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Introduction

If the government-funded regulator could not officially order Telstra to supply official government records to the government's minister of communications, then what hope did the COT cases ever have of obtaining the same documents?

Authors Note 2021

ACMA Australian Government

On 21st November 2007, I received from the Australian Communications and Media Authority (ACMA), under FOI, a copy of AUSTEL’s original draft findings dated 2nd / 3rd March 1994 (see  AUSTEL’s Adverse Findings ), regarding the telephone problems experienced by the Cape Bridgewater Holiday Camp during 1988 to 1994. Copied below are some of the page numbers and points in the report. The reason I am discussing these issues here in our Manipulating the Regulator page is to show the difficulties that AUSTEL as the Government regulator had in obtaining documents from Telstra (at the time a fully Government-owned Corporation). Given these difficulties, the non-supply of documents to the COT claimants during their respective arbitrations is one of the reasons I was unable to conclusively prove to the arbitrator my telephone faults were still ongoing.  The following list identifies some areas (in the AUSTEL draft report) where AUSTEL had problems with access to Telstra records on the service provided to me:

     Point 43 on page 20 “As no fault report records remain in existence from Cape Bridgewater residents prior to this period, or these records have not been provided to AUSTEL, it is difficult to gauge the level of problems in the area.”

     Point 48 on page 22 “AUSTEL has been hampered in assessing Telecom’s dealings with Mr Smith by Telecom’s failure to provide files relating to Mr Smith’s complaints.”

     Point 71 on pages 28 and 29 “AUSTEL has not been provided with the documents on which the conclusion in this briefing summary were reached, such as fault reports from other Cape Bridgewater subscribers over this period or the details of the final selector fault.  It would have been expected that these documents would have been retained on file as background to the summary.  It can only be assumed that they are contained within the documentation not provided to AUSTEL.”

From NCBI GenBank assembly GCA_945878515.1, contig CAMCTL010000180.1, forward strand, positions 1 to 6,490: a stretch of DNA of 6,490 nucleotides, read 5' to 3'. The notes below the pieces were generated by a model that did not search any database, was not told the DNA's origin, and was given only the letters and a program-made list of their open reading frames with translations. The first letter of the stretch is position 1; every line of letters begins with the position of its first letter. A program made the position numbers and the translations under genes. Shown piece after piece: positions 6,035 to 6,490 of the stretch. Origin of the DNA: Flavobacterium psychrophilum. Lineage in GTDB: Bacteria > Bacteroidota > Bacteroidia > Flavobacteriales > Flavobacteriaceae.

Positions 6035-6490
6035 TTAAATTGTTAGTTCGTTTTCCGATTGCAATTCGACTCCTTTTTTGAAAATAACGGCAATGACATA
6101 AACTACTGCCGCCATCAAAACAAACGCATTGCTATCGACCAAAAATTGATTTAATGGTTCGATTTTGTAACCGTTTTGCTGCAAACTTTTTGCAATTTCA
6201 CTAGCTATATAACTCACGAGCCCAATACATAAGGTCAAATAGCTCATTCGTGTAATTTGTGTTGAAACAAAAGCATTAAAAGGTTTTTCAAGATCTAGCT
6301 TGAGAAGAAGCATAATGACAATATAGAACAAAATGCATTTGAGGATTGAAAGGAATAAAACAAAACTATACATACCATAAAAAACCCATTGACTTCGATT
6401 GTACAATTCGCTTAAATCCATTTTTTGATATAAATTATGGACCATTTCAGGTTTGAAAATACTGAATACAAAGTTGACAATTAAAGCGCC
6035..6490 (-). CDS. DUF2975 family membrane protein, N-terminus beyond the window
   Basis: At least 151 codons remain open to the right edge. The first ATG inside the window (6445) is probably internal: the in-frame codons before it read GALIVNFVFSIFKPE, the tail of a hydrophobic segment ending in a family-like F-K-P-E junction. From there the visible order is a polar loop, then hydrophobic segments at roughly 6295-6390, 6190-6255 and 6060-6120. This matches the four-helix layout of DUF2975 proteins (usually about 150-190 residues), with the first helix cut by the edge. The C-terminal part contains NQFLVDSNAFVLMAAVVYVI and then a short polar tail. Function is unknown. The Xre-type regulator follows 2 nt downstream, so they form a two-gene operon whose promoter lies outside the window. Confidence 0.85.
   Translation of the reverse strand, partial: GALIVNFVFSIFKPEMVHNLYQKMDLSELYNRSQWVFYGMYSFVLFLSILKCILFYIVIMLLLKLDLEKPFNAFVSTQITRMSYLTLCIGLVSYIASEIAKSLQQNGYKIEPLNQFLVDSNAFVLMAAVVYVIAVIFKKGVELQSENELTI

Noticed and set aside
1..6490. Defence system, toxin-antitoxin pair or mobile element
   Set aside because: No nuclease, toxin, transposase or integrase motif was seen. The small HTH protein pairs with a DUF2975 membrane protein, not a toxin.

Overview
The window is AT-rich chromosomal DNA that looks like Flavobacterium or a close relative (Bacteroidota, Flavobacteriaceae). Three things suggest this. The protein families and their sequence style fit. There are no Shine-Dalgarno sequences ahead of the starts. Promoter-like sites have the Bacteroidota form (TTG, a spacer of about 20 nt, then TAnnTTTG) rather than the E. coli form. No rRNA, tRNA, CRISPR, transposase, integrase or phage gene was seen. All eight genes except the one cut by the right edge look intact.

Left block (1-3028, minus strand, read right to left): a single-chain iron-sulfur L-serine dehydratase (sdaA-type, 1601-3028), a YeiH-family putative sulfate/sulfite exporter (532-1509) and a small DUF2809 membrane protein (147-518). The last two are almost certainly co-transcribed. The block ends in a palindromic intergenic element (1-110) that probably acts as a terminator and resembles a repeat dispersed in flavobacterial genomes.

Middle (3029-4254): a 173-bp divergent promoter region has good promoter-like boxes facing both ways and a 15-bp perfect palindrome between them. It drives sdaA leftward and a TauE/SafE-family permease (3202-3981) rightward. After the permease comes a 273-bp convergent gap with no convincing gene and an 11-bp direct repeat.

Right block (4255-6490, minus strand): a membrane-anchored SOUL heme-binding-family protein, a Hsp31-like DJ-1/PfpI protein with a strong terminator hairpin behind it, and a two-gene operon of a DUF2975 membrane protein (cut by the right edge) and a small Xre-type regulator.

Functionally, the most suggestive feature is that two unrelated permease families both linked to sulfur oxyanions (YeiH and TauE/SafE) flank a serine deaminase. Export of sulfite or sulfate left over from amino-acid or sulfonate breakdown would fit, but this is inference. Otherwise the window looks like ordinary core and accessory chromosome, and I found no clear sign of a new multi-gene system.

     Point 140 on page 49 “It should be noted that AUSTEL’s investigation of matters relating to the RCM problem has been hampered by Telecom’s failure to make available to AUSTEL a file specifically relating to the Pairs Gains Support investigation of the RCM.  The file was requested by AUSTEL on 9 February 1994.”

     Point 160 on page 55 “It should be noted that it is hoped that a number of issues in regard to the Cape Bridgewater RCM will be clarified when Telecom provides the documentation requested by AUSTEL.”

Once AUSTEL was fully aware Telstra was refusing AUSTEL relevant information that would allow the government communications regulator to prepare its official report for the minister after the regulator facilitated the arbitration and mediation processes that were to be based on information obtained from Telstra, it is obvious that AUSTEL should never have allowed those processes to proceed. AUSTEL breached its duty of care to the COT cases by permitting the arbitrations/mediations to proceed. After all, if the government could not officially order Telstra to supply records to the minister, then what hope did the COT cases ever have of obtaining the same documents?

By 21 April 1994, still without a copy of Telstra’s arbitration agreement [rules] under duress both mentally and physically worn out, we signed the altered agreement.

Absent Justice - My Story